ANDREW D'ANGELO IS HOSPITALIZED : PLEASE READ THIS TOO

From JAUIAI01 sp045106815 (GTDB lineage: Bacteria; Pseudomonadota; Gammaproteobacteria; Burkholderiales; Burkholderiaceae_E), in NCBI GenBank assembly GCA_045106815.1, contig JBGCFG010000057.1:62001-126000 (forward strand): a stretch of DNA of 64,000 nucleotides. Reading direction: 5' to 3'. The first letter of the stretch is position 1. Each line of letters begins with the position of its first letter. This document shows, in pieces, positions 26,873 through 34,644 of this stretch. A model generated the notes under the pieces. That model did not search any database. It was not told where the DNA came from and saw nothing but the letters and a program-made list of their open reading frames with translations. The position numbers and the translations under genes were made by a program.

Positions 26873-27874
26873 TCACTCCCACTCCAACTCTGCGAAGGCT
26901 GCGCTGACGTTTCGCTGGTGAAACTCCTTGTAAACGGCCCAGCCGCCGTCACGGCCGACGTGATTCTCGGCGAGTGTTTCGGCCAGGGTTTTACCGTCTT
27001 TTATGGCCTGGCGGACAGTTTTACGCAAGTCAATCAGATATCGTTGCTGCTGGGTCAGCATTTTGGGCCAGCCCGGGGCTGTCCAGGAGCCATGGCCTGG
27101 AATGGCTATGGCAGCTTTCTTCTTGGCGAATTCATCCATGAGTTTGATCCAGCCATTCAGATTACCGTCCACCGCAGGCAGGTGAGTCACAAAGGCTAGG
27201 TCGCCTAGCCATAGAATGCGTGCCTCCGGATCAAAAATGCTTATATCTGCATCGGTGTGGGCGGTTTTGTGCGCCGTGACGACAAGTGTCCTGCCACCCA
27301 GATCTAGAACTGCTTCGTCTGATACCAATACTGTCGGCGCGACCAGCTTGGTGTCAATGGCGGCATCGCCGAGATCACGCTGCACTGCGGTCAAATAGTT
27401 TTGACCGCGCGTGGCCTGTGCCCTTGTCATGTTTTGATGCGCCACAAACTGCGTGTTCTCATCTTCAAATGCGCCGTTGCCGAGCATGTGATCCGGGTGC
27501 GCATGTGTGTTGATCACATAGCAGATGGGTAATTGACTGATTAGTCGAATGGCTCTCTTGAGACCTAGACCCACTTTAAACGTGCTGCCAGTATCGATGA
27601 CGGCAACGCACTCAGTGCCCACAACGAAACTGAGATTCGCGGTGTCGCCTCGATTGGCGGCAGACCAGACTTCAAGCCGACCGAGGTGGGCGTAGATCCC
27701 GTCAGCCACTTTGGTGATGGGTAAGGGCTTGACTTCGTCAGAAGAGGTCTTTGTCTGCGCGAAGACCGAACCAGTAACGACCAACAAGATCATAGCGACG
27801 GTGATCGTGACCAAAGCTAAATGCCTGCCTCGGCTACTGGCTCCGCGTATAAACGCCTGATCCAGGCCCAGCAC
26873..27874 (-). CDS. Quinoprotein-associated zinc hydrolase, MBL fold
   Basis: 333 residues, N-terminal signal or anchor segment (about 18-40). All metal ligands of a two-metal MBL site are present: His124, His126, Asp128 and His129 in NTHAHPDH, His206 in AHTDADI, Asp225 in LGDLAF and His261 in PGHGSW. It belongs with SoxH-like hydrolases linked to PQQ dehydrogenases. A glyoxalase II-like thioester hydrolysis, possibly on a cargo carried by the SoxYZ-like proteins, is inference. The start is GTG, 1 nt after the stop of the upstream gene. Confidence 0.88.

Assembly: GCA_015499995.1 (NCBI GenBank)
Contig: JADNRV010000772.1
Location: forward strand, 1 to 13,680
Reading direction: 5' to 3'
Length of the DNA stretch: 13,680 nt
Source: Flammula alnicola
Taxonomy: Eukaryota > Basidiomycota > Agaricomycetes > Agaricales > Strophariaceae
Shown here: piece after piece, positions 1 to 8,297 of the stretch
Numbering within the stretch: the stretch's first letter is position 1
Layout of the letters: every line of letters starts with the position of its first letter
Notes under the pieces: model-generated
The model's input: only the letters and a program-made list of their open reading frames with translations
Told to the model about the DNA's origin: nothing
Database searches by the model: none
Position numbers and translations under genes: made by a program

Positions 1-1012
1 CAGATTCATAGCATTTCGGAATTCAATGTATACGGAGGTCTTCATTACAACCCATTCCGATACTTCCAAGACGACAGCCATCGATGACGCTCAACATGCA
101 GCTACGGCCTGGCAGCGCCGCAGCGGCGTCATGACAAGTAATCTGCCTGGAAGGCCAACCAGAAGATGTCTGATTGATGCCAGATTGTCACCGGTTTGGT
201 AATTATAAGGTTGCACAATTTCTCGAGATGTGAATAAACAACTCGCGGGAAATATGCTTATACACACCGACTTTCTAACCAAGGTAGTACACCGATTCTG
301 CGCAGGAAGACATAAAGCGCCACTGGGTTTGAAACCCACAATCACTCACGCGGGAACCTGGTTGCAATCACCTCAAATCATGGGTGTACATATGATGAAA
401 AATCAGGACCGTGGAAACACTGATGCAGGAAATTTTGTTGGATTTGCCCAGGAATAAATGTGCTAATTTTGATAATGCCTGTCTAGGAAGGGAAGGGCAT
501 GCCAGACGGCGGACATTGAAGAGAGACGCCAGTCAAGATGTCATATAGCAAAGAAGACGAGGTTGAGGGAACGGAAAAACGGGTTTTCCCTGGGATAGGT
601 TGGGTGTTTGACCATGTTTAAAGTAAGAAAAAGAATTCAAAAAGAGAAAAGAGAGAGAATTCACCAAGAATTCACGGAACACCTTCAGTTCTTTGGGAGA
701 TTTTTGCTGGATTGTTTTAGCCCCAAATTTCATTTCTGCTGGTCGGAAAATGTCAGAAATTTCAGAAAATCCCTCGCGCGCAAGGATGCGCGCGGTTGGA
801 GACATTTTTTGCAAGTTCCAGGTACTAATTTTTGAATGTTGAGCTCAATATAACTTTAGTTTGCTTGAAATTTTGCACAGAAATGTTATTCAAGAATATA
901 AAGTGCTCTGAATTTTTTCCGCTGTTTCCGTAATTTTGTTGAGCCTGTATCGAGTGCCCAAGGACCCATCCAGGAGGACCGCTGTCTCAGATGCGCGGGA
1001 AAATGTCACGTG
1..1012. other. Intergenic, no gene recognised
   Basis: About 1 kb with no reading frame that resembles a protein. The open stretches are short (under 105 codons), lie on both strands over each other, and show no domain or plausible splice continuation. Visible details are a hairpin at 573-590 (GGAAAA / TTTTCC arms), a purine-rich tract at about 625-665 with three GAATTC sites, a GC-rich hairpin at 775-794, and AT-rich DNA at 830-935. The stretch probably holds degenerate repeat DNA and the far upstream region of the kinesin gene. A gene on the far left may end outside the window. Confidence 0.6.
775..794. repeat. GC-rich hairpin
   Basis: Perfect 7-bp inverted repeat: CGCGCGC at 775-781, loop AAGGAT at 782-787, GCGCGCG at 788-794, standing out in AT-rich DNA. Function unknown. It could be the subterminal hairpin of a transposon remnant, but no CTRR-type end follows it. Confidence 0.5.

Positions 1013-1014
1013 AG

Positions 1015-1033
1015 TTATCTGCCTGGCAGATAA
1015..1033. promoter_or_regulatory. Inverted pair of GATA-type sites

Three big names of modern jazz : Andrew D'Angelo on sax, Trevor Dunn on bass and Jim Black on drums. When I first listened to the CD, a strong memory of the Thomas Chapin trio arose : a powerful sax trio, which often starts tracks with a strong riff-like vamp, as the kick-off for great improvizations, always with a strong sense of melody and rhythm, fierce, hard-hitting yet at times sentimental and romantic : in other words : a weird combination but it works. The three musicians have been working in various fields of jazz, always on the look-out for new adventures, new trials and opportunities to enlargen their own horizon, mixing styles and blending genres, and it's good to hear them in such a straight-ahead trio format, yet the amazing thing is that they kind of integrate the findings from their adventures into rock, avant-garde, balkan and electronic jazz in the acoustic music they bring here. Andrew D'Angelo and Jim Black also play together in Hilmar Jenson's Tyft, and in The Human Feel, with Kurt Rosenwinkel and Chris Speed, but the music is not comparable. The Human Feel brings more composed avant-garde jazz - and I wasn't too impressed with last year's "Galore", but on this record, feeling is much more imporant than form. This album is also miles away from D'Angelo's Scandinavian aggressive hard noise free jazz adventure with the Morthana trio. One of the many qualities of this band is the variation in the compositions. The first track is powerful free bop adventure, the second starts with a strong bass line for four minutes of melodic polyrhythmic joy (with Dunn leading the dance), the third a kind of ballad that goes haywire without loosing focus, the fourth a relentless hard-hitter (with Black in a leading role), followed by the romantic more abstract "Rutloosic", which starts with a great and intense conversation between bass clarinet and arco bass, "Morthana" is built around a joyful boppy tune on alto, while "Boo Be Boo Bee Bee" (great title!) is a dark moody avant piece with long abstract lines and bowed bass evolving into pure madness alternating with an almost classical melody, collapsing into madness again, etc., while "Fichtik" is full of tender sentiment, and "Gay Disco" brings us back to Thomas Chapin territory : a high enery full speed melodic and powerful theme as lead-in for improv, with bass and drum demonstrating what it means to have rhythm! ... This combination of raw energy, melodic themes, musical adventure and emotional expressiveness works well for D'Angelo. He gets the freedom here that he seems to have missed in the past. Great album!